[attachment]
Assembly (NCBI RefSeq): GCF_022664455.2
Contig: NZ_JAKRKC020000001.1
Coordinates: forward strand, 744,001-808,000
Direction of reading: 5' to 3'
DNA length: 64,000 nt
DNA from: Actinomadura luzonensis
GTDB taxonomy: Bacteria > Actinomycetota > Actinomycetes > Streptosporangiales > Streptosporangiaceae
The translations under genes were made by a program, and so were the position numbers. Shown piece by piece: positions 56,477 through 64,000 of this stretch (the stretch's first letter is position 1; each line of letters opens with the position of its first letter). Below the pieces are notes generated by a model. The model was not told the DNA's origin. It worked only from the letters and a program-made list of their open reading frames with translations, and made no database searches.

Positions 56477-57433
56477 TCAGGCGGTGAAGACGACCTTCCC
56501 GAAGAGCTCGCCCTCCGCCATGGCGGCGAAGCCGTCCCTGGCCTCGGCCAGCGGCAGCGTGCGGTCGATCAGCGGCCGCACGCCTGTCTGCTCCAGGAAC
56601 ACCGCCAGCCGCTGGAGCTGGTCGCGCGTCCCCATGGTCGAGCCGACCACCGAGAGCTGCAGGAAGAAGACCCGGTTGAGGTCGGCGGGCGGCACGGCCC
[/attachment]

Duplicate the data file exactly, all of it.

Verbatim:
Assembly (NCBI RefSeq): GCF_022664455.2
Contig: NZ_JAKRKC020000001.1
Coordinates: forward strand, 744,001-808,000
Direction of reading: 5' to 3'
DNA length: 64,000 nt
DNA from: Actinomadura luzonensis
GTDB taxonomy: Bacteria > Actinomycetota > Actinomycetes > Streptosporangiales > Streptosporangiaceae
The translations under genes were made by a program, and so were the position numbers. Shown piece by piece: positions 56,477 through 64,000 of this stretch (the stretch's first letter is position 1; each line of letters opens with the position of its first letter). Below the pieces are notes generated by a model. The model was not told the DNA's origin. It worked only from the letters and a program-made list of their open reading frames with translations, and made no database searches.

Positions 56477-57433
56477 TCAGGCGGTGAAGACGACCTTCCC
56501 GAAGAGCTCGCCCTCCGCCATGGCGGCGAAGCCGTCCCTGGCCTCGGCCAGCGGCAGCGTGCGGTCGATCAGCGGCCGCACGCCTGTCTGCTCCAGGAAC
56601 ACCGCCAGCCGCTGGAGCTGGTCGCGCGTCCCCATGGTCGAGCCGACCACCGAGAGCTGCAGGAAGAAGACCCGGTTGAGGTCGGCGGGCGGCACGGCCC